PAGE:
Draped Trench Coat, & Other Stories £125

Add some elegance to your Spring wardrobe with this free-flowing trench. Unlined and made of a much softer fabric than your usual gabardine, you can chuck this on over any Spring ensemble.

Burberry X Henry Moore

The beginning of the week marked the last day of the brilliant Burberry exhibition showcasing their most recent collection, AW17.

thumb_p2270079_1024Alongside the sculpture inspiration 

Christopher Bailey combined Womenswear, Menswear and Couture, to put on a spectacular show during London Fashion Week. The show was held at the Burberry show-space, Makers House, which was then re-purposed for a beautiful exhibition of the entire collection.

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The inspiration for the collection was the life and work of the late sculptor, Henry Moore. The mezzanine floor displayed Bailey’s sketches alongside the sculptors work, showing the translation between the two.

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Large sculptures were dotted throughout the space, celebrating the beauty of Moore’s work. This really helped to associate the finished product with what Bailey found so inspiring.

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The main attraction of the exhibition were the couture capes, which hung from the ceiling on sculpted mannequins. The suspended capes were truly magnificent, each with their name and inspiration marked out on the floor below.

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Without a glass cabinet or red-rope in sight, you were able to get right up close to the pieces, a rare gift from the Burberry designer. This allowed me to see every hand-sewn edge and thread of bead work, making me even more appreciative of the skill involved.

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Just when you thought he couldn’t have come up with another variation of the cape, each managing to be so different from the one before, you’d walk to the next and be completely blown away. Fox fur which follows the form of a Henry Moore sculpture, shearling overlaid with lace and embroidery, a cape made completely from magnifying glasses and one sculpted from shells.

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Although the main attraction, for me at least, were the capes, the rest of the collection was also showcased in marching order. This showed the Moore print shirts, Breton stripe tee’s inspired by the sculptors apron, and re-worked Aran knit jumpers…as well as of course the Burberry trench.

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Unfortunately the week long exhibition is now closed, but you can watch the  full show on Burberry’s website here https://show.burberry.com/uk/, as well as shop the collection as per Bailey’s new ‘see now, buy now’ ethos.

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Ginger Goodies

These ginger biscuits dipped in dark chocolate are a recent discovery, and will now become a go-to bake of mine…scrummy!

Ingredients:
100g caster sugar
150g soft light brown sugar
150ml vegetable or sunflower oil
80g black treacle
1 large egg
1 teaspoon vanilla extract
220g plain flour
1 teaspoon baking powder
2 teaspoons ground ginger
1 teaspoon ground cinnamon
1/4 teaspoon ground nutmeg
1/4 teaspoon salt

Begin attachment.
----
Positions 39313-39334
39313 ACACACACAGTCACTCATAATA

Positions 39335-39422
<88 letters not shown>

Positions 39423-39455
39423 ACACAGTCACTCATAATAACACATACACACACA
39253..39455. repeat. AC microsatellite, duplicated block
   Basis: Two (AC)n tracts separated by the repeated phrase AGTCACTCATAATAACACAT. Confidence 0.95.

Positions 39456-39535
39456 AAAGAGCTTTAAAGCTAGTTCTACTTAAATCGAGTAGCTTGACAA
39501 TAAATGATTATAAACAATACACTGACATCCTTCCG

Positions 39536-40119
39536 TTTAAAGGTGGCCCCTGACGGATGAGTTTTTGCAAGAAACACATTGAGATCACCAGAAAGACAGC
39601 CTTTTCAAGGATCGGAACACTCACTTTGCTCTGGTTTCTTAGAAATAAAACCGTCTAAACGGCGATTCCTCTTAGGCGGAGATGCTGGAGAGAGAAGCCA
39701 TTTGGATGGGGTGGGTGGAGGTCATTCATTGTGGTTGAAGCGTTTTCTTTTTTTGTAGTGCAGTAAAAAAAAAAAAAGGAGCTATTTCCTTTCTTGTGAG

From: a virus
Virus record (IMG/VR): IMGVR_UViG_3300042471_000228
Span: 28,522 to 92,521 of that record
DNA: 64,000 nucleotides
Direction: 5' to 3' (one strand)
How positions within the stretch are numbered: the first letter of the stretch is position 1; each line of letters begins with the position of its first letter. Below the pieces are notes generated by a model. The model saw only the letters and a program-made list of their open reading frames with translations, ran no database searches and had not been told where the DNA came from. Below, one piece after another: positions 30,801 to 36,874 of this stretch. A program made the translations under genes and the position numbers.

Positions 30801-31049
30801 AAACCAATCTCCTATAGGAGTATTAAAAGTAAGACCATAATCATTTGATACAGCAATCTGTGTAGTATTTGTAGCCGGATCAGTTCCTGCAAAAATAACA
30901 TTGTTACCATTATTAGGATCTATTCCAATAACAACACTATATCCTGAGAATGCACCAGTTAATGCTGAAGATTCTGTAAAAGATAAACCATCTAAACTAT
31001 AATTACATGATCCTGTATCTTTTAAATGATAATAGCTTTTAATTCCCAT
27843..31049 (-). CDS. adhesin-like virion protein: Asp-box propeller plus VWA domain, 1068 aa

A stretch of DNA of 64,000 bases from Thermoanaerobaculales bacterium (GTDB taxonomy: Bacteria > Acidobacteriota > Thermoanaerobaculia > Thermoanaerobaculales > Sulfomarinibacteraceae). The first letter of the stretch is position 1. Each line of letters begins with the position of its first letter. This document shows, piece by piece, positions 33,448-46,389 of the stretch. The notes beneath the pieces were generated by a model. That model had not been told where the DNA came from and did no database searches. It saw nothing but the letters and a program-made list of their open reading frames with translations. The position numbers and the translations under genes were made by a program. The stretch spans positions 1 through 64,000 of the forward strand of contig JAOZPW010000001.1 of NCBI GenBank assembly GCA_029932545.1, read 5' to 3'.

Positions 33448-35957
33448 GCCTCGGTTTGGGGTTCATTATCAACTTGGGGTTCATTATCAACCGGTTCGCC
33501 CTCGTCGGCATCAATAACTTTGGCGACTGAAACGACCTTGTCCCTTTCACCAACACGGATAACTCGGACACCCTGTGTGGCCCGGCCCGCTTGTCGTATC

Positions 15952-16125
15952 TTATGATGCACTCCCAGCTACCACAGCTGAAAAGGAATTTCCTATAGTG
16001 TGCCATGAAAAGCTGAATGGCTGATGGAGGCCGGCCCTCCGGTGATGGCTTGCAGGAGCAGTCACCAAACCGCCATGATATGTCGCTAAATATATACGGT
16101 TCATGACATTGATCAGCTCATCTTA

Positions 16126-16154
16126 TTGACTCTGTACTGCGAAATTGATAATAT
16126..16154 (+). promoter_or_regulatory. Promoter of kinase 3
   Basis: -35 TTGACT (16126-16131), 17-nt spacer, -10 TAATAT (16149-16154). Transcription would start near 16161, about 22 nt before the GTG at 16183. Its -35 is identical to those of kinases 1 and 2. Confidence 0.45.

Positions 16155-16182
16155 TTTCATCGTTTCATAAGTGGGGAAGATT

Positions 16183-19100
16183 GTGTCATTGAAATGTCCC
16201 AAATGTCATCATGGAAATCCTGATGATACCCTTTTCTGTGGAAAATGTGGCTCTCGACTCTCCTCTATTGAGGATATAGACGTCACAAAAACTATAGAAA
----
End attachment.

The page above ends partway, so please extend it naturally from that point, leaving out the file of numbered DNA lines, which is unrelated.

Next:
Soft light brown sugar (for rolling)

For Dipping:
525g dark chocolate, melted
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1. Preheat your oven to 180 degrees (fan assisted) and line two large baking trays.
2. Combine your sugars, oil, treacle, egg and vanilla extract in a large bowl. Then add your dry ingredients until just combined. Your mixture will be fairly sticky, but this is a good thing!
3. Make your mixture into small balls…this should make roughly 20, or maybe 16 big ones.

4. Then roll in soft light brown sugar and add to the baking tray.
5. Bake for 8 minutes or until you can see the surface of the biscuits begin to crack. They may look a little under-done, but have faith, they’ll harden up once out of the oven and be such lovely gooey treats.
6. Leave to cool on a wire cooling rack.
7. Once cooled, dip one half of the biscuit into your melted dark chocolate and leave to cool again.
8. Then enjoy with a nice cup of tea!

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Baileys in the Bathroom

On a recent visit to Norfolk, Ross and I went to a pub we’d heard a lot about from his family – a pub with a bit of a difference.

Deciding to head for a pre-dinner pint, we thought it was about time we checked this place out. Owned by an avid art-collector, The Gunton Arms is full to the brim of famous artwork. There’s David Bailey shoots in the gents and naked sketches by Lucian Freud hung above doorways.

thumb_img_7724_1024A sneaky photo in the Gents

Not to mention the erotic ladies painted on dinner plates above the bar, done by Tracey Emin herself specifically for her friend, the owner.

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This collection of artwork is arranged in a beautiful, otherwise traditional pub set in a historic park near Cromer in North Norfolk. Visiting on a misty evening gave the interior a perfect warmth, lit with more Emin neon’s and a nice glass of Merlot.

img_8076Trust Me…it’s worth a visit!

I’m looking forward to heading back for some food on our next visit. We watched as steaks were cooked on a griddle over the open fire in the dining room, meaning you can ask the chef for your exact preference, giving yet another level to this unique pub experience.

One thing I would say though – maybe don’t take your elderly Grandma!